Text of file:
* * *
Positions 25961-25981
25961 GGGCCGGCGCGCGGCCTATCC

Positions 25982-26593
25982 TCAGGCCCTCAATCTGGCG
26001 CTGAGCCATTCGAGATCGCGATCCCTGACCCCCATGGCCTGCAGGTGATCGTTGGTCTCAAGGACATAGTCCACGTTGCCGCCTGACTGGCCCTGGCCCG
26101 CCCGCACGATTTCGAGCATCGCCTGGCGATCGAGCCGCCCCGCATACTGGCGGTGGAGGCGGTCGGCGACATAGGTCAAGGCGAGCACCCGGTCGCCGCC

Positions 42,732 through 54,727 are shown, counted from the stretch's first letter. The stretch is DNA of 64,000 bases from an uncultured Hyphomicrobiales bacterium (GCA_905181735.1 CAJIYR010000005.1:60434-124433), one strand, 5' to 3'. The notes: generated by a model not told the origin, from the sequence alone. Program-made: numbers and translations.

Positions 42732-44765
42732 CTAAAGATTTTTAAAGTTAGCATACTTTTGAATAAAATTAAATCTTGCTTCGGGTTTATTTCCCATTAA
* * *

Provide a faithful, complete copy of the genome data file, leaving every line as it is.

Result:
Positions 25961-25981
25961 GGGCCGGCGCGCGGCCTATCC

Positions 25982-26593
25982 TCAGGCCCTCAATCTGGCG
26001 CTGAGCCATTCGAGATCGCGATCCCTGACCCCCATGGCCTGCAGGTGATCGTTGGTCTCAAGGACATAGTCCACGTTGCCGCCTGACTGGCCCTGGCCCG
26101 CCCGCACGATTTCGAGCATCGCCTGGCGATCGAGCCGCCCCGCATACTGGCGGTGGAGGCGGTCGGCGACATAGGTCAAGGCGAGCACCCGGTCGCCGCC

Positions 42,732 through 54,727 are shown, counted from the stretch's first letter. The stretch is DNA of 64,000 bases from an uncultured Hyphomicrobiales bacterium (GCA_905181735.1 CAJIYR010000005.1:60434-124433), one strand, 5' to 3'. The notes: generated by a model not told the origin, from the sequence alone. Program-made: numbers and translations.

Positions 42732-44765
42732 CTAAAGATTTTTAAAGTTAGCATACTTTTGAATAAAATTAAATCTTGCTTCGGGTTTATTTCCCATTAA